This type of mushroom tends to grow on beech, maple, and oak trees, as well as other hardwoods.

Cordyceps Mushroom

The Only 6 Medicinal Mushrooms You Need to Know - CordycepsCordyceps mushrooms are widely varied, with over 600 species in existence. These are different from the other mushrooms on our lists because they actually require a non-plant host. They grow out of insect larvae and look like thin stems that shoot up out of the host body. Chinese herbalists use both the insect body and the mushroom in medicine, but you can also separate them.

When taken internally, cordyceps can boost your adenosine triphosphate and increase your muscle energy, making it possible to exercise longer. The fungi also contain antioxidants to prevent aging and are often used as a natural sex drive enhancer.

Studies show that cordyceps can slow or even halt cancer cell growth, at least in test tubes. It has also been shown to stabilize blood sugar levels in Type 2 diabetics. And finally, cordyceps are useful in reducing inflammation and helping maintain heart health.

Spot the Mushroom

These unique fungi can be found throughout the world, but the vast majority are grown in Asia. The mushrooms prefer humidity and warmth, so they grow best in forests that are fairly warm. That being said, it’s often difficult to find the amount you need unless they are cultivated.

To use, add the mushroom to your diet in meals, or just dry and powder it, then sprinkle in a smoothie or make it into a tea.

Turkey Tail Mushroom

The Only 6 Medicinal Mushrooms You Need to Know - Turkey TailIf you want to boost your immune system, mushrooms are the way to go. However, there’s a distinct benefit to eating turkey tail mushrooms. They’re great at keeping your immune system high and easing the effects of viruses. Some people also use them to treat cancer. It’s proved quite effective to this degree, to the point where pharma companies are checking into the mushroom for the possibility of using it in cancer treatments.

Spot the Mushroom

Turkey tail mushrooms are pretty easy to spot, with their rounded edges and multicolored layers. They grow pretty much everywhere in the world and can be found on dead wood, usually in “stacks” with a number of mushrooms growing in one small area.

The fungi differ from other plate-like mushrooms because they are the same thickness throughout, from base to edge. They also don’t stiffen up or harden, so when you find what you believe to be a turkey tail, you can try bending it. They’ll bend very easily and be about as thick as a cereal box. Look for tiny pores on the underside (white) to further identify the correct mushroom. Harvest with a knife.

Turkey tails can be eaten as is, cooked in stews, but it’s most effective when dried and powdered, then slow-cooked in a meal. You can also make a tea from the dried mushroom, adding a handful of dried strips to three or four cups of boiling water and simmering for 30 minutes. The mushroom has polysaccharides that are water-soluble, but they take time to release, so the longer you can cook the mushroom, the more benefits you’ll release.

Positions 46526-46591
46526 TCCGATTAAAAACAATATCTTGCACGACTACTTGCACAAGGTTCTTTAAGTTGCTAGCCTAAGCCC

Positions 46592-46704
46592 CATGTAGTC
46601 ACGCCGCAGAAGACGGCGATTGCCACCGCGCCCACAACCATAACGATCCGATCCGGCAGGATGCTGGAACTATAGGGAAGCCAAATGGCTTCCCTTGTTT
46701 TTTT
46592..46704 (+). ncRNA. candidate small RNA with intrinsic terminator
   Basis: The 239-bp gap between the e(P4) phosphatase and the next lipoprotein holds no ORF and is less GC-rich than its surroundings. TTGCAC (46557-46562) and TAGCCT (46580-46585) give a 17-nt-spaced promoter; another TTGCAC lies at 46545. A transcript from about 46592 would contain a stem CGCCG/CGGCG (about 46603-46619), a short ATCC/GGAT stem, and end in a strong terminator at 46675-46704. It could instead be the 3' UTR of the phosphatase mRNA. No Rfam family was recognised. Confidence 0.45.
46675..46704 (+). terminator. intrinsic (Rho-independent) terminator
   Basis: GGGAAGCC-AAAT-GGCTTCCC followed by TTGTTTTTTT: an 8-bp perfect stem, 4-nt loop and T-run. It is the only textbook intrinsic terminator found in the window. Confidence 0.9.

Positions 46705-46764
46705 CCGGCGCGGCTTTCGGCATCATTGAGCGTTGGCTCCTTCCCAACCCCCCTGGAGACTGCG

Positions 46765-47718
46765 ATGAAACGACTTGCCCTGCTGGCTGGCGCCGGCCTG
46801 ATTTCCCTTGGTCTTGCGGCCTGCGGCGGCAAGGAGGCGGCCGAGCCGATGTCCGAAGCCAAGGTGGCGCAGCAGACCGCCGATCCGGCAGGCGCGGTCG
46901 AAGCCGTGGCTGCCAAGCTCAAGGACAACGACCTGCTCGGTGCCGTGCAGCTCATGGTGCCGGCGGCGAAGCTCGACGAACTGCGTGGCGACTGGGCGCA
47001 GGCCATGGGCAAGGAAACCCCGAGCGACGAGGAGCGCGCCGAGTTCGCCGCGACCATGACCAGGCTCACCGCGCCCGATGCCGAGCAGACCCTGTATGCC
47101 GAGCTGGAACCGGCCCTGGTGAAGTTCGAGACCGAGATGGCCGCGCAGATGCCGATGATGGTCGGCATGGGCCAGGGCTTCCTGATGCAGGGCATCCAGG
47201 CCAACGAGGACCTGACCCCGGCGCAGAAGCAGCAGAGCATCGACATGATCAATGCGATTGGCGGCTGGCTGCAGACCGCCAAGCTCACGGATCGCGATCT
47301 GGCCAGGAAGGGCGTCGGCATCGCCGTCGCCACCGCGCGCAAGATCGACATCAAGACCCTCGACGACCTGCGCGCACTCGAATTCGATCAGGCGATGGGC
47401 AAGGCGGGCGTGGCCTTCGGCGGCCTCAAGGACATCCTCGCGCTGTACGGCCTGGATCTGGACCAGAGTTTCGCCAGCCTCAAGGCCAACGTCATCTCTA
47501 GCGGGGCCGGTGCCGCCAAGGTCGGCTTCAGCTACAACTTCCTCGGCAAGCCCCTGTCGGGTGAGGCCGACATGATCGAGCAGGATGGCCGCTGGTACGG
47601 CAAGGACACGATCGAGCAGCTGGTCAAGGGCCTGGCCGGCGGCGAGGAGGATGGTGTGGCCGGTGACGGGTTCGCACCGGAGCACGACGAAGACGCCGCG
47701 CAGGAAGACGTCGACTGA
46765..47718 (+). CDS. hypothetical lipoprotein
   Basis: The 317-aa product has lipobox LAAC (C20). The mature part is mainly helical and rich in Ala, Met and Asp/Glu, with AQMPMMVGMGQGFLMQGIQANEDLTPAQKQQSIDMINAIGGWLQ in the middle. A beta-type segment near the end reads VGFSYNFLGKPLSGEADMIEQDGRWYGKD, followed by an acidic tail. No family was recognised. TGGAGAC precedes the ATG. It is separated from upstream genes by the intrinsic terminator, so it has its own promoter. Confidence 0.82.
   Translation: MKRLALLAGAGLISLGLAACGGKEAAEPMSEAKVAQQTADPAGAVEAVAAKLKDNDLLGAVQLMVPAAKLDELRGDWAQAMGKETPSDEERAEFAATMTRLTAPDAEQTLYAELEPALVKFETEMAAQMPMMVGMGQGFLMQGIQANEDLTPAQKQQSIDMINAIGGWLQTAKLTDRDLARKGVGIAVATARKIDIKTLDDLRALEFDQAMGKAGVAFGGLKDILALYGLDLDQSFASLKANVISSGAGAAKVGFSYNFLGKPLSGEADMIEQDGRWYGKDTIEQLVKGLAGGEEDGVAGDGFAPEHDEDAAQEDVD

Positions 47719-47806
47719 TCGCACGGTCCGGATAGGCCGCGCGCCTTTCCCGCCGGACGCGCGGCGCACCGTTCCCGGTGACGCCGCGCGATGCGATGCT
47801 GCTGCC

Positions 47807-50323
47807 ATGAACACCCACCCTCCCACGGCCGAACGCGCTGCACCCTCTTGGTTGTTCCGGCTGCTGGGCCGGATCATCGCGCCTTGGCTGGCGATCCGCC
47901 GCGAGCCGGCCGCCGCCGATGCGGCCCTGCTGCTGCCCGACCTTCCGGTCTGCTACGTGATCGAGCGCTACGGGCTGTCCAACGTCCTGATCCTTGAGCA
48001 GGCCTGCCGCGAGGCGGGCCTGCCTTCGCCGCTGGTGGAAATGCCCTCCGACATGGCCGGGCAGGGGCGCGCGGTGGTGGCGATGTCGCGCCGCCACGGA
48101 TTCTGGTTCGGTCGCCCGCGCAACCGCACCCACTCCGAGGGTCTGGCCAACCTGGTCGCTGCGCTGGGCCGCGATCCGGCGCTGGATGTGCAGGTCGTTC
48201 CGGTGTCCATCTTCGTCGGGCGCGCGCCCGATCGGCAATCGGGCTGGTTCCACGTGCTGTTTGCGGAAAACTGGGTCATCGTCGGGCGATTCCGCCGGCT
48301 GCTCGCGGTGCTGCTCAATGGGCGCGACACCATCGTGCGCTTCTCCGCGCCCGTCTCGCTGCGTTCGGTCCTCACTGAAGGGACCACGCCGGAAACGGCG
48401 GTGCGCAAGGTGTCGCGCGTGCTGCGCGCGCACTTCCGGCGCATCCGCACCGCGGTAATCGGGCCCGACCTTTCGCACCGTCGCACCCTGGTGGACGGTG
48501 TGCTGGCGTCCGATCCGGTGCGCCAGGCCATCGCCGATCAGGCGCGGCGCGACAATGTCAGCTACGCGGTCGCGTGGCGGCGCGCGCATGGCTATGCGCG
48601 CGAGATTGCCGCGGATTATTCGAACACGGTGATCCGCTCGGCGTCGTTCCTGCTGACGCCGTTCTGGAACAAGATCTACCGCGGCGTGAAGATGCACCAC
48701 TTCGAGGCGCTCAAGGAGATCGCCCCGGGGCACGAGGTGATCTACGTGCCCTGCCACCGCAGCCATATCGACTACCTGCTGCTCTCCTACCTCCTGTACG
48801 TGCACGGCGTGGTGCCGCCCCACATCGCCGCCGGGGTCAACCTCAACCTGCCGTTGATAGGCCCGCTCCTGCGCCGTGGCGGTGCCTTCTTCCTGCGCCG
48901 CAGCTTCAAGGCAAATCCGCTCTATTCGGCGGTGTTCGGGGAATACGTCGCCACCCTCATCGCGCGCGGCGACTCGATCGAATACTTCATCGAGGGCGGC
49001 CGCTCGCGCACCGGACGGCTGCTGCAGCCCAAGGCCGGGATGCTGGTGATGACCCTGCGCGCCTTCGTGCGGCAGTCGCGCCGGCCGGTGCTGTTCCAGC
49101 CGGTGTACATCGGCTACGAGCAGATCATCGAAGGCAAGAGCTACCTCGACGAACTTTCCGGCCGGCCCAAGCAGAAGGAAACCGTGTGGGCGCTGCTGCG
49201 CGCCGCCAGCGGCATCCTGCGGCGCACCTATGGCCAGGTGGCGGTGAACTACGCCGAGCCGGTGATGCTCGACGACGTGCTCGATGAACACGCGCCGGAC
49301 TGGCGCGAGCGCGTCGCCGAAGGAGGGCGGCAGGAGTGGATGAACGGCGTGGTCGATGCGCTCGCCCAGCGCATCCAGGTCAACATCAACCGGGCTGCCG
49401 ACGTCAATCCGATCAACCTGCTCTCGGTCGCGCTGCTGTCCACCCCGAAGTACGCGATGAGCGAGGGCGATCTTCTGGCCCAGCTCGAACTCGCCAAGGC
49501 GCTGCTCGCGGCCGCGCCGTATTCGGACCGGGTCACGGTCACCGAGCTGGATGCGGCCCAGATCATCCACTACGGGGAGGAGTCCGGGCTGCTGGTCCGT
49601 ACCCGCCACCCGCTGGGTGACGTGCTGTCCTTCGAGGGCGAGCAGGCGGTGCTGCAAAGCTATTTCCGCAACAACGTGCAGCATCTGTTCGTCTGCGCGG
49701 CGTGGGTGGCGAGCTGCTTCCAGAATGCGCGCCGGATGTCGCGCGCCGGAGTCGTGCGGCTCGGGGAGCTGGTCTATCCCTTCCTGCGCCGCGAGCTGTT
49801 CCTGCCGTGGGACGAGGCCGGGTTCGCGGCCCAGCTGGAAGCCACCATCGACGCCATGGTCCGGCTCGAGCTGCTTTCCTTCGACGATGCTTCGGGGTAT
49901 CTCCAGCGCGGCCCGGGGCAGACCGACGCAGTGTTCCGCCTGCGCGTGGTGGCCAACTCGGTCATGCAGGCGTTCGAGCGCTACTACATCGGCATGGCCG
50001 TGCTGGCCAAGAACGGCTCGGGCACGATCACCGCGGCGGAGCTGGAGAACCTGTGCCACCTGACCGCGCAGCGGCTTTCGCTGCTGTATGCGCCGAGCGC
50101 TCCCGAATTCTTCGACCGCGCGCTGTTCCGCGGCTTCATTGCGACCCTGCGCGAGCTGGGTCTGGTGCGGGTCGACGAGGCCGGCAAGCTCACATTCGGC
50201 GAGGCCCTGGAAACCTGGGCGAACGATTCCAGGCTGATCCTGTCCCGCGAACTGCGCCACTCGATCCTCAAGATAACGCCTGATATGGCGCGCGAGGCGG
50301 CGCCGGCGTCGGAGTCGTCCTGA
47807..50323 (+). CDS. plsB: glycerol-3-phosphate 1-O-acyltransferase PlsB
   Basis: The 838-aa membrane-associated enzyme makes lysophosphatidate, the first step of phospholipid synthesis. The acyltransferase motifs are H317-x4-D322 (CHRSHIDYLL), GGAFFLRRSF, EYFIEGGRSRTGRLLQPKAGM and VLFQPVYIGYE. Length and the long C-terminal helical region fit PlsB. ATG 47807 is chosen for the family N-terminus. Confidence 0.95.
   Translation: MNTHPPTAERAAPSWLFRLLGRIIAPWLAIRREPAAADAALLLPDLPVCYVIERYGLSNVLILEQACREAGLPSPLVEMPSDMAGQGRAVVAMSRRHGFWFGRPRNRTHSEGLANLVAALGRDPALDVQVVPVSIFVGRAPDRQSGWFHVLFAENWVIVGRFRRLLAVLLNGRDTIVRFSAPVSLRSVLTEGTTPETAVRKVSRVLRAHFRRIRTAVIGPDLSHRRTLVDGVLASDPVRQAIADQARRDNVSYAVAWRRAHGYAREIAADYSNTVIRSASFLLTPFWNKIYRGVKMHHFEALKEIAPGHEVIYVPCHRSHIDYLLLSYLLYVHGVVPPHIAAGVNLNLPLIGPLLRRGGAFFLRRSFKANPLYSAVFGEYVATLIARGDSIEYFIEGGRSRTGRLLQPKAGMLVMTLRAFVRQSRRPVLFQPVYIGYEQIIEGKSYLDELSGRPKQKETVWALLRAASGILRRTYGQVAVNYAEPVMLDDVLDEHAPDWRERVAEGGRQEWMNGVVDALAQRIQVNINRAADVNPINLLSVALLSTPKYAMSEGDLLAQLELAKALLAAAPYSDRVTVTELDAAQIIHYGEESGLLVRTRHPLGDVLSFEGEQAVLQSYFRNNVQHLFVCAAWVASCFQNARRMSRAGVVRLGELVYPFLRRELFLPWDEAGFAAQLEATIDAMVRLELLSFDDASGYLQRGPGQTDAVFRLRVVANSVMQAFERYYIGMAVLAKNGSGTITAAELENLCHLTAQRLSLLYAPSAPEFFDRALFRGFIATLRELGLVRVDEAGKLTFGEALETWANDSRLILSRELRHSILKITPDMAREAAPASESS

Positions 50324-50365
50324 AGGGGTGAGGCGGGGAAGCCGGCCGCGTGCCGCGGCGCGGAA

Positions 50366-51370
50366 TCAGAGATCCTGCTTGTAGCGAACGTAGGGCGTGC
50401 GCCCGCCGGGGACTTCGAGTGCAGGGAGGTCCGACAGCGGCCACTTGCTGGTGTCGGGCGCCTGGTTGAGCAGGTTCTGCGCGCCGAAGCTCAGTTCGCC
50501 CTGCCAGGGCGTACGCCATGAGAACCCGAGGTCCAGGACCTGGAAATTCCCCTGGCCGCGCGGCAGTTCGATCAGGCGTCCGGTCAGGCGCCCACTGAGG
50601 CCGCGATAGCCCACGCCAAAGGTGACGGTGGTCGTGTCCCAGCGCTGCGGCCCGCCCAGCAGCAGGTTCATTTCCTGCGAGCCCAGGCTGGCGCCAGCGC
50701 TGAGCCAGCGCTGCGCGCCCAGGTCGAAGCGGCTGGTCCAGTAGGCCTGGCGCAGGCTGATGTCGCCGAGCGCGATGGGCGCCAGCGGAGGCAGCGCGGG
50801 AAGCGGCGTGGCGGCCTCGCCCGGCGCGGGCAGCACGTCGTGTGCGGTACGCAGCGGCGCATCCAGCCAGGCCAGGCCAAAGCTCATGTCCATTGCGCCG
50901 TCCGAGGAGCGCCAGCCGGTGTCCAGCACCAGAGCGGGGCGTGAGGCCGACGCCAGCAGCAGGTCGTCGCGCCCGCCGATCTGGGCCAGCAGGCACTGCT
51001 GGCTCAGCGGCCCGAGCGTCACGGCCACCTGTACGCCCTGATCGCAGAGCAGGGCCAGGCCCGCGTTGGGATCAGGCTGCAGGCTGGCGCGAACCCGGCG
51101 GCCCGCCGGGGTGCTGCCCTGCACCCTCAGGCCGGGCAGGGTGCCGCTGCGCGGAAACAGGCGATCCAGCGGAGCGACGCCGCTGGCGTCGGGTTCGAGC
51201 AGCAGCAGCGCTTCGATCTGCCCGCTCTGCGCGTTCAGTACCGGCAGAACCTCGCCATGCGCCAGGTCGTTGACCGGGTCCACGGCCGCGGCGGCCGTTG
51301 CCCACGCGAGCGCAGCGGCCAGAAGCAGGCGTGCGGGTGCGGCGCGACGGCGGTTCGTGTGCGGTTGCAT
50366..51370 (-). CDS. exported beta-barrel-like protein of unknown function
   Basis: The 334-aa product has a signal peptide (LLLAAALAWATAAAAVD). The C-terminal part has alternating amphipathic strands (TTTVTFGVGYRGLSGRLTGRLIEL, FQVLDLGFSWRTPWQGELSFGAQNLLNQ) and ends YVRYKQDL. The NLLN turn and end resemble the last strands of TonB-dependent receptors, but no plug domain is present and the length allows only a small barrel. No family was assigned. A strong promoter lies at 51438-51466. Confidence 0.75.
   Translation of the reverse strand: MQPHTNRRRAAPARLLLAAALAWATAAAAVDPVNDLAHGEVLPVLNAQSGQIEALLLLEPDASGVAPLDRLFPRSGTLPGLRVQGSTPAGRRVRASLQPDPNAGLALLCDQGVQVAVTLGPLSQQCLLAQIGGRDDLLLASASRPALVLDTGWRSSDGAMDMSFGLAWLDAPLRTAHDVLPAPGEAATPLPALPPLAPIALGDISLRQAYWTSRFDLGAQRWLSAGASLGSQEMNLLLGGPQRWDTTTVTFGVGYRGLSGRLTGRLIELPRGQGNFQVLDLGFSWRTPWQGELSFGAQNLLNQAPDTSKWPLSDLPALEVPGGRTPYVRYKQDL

Mushrooms aren’t usually something we consider when we want to treat the common cold or prevent cancer, but they’re an amazing way to add some extra health-boosting goodness to your life.

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10 Comments

  • glock19fan Posted March 9, 2021 2:06 pm

    Interesting!! Can they also be found in health food stores? I am handicapped and would have a problem with mushroom hunting.

    • Jessieann Riggs R.N. NATURAL HEALTH EDUCATOR Posted March 10, 2021 4:12 am

      yes, they can be found in stores. Host Defense is a good brand if you want capsules. Four Stigmatic offers their shrooms as a tea and they are extracts. Extract is best as you will get the most nutrients. with Just powder mushrooms you only get 10%. Jing Herbs, Ron Teeguarden’s Dragon herbs are two more excellent sites. My favorite, and the one that I use in my practice, is BIORAY.
      http://WWW.BIORAY.COM My clients see outstanding results with Bioray products within a short time as 4 days. when you go on the Bioray website be sure to read the comments from users of the product you will be amazed.

    • Bill Nagel Posted March 11, 2021 1:53 am

      Mushrooms can’t run so they are very easy prey. Probably the easiest thing to hunt.

  • Bill Janusz Posted March 9, 2021 6:38 pm

    This is very informative, but you left out the psychedelic mushrooms successfully used to treat depression and anxiety!

    • The Lost Herbs Posted March 10, 2021 2:58 pm

      Hi Bill,

      Thank you so much for your feedback.
      We really appreciate it.

  • John Rasmussenn Posted March 10, 2021 12:28 am

    Good photos and description

  • Luis Salazar Posted March 10, 2021 2:24 pm

    Good thing to know in life….

  • Kathy Anderson Posted March 11, 2021 1:06 am

    we ussed to forage for mushrooms in the woods and found what looked like coral from the sea. We called them Coral mushrooms and they were wonderful tasting. Are you familiar with these particular mushrooms and what are their properties?

    • jeannette Posted March 12, 2021 3:09 pm

      We picked the Coral Mushrooms in Connecticut. Found in August around the bogs and ledges. Excellent in Spahetti sauce. They come in different colors.

  • Nicole Posted March 30, 2021 4:51 pm

    What method is used in drying mushrooms? Oven? Temp & time? Or open air dry?